showing symptoms will reduce the within-crop
infection. Early detection and removal can greatly
reduce final crop losses due to TSWV.
Chipping plants and leaving them on the ground is
not sufficient; the infected plants must be removed
completely from the farm, bagged or buried. If a
planting is heavily infected with TSWV it may be
much better to remove the whole crop to avoid

infection of younger plantings.
Figure 8. Diagram of thrips–TSWV transmission
Crops grown in greenhouses can be protected from
WFT using thrips-grade mesh covering all openings
Management options
and double doors to avoid thrips entering.
A TSWV-infected plant cannot be cured.
TSWV-tolerant varieties
Management options focus on preventing infection
and minimising spread.
Some varieties of capsicums and tomatoes are

resistant to TSWV although strains of TSWV that
Source control
break the resistance can develop in areas of high
− avoiding contaminated or infected seedlings
TSWV pressure. Therefore, if you do use resistant
− weed management within and surrounding
varieties it is still important to reduce the virus
pressure through weed management and other

sanitation measures.
roguing and destroying infected plants
− removing or cultivating in crops after harvest
Monitoring WFT and TSWV
− screening greenhouses with thrips-grade
Sticky traps, visual monitoring and vacuum
sampling are all used to monitor WFT. Blue traps
• TSWV resistant varieties (capsicums)
may be preferable for monitoring WFT because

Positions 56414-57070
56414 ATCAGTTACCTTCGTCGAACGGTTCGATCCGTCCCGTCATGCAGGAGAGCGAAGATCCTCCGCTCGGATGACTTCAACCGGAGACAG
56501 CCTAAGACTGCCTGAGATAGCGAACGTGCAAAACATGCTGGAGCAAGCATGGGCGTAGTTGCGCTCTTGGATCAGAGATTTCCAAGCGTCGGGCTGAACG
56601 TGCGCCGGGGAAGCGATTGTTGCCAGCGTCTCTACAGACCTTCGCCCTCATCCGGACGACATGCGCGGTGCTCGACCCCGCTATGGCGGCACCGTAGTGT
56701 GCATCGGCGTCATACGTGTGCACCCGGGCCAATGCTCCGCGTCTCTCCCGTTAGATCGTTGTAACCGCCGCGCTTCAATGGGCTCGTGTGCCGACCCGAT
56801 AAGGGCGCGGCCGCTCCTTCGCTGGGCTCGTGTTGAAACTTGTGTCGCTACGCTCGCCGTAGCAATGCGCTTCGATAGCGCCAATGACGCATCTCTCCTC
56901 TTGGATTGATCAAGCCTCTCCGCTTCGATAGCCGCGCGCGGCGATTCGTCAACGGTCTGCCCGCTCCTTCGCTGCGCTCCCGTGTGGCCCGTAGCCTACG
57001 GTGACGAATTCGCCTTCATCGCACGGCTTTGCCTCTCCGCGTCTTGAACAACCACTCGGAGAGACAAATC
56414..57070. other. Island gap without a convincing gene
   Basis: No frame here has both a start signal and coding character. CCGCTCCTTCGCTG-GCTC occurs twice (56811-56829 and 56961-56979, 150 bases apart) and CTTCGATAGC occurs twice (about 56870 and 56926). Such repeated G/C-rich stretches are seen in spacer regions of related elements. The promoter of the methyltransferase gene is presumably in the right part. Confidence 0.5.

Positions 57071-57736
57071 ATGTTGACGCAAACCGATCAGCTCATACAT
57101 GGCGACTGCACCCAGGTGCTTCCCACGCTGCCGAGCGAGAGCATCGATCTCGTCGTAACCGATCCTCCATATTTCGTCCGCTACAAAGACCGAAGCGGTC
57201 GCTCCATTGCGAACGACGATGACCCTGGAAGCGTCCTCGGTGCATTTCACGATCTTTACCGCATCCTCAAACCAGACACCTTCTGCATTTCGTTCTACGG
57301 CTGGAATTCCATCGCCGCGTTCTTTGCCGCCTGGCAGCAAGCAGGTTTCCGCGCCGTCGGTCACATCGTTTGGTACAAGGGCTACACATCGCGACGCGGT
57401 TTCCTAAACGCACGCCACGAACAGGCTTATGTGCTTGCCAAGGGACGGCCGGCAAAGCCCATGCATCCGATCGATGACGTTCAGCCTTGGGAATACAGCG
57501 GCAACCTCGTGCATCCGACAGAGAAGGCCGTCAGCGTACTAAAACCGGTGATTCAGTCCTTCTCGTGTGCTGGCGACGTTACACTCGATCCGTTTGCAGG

• Monitoring crops for WFT and TSWV
they are less attractive to other non-thrips species.

Tapping flowers over a white tray is recommended
Biologically based Integrated Pest Management
when susceptible crops are flowering. As part of
• Foliar insecticide sprays to control WFT.
monitoring the crop for a range of pests a small
proportion of thrips will be picked up in a vacuum
Source control
sample, although this method of sampling is not
recommended if primarily assessing for thrips
The most important management option is to
reduce the populations of WFT and TSWV. Avoid
bringing in seedlings contaminated with WFT or
Not all plants that are infected by TSWV will show
already infected with TSWV. Sourcing seedlings
symptoms. Crops that are susceptible will tend to
from nurseries that are screened with thrips-grade
show symptoms on the new developing foliage


Some field trials are also assessing the potential
for using soil amendments to raise soil organic
carbon as a means of encouraging native
predatory mites, particularly Pergmasus sp.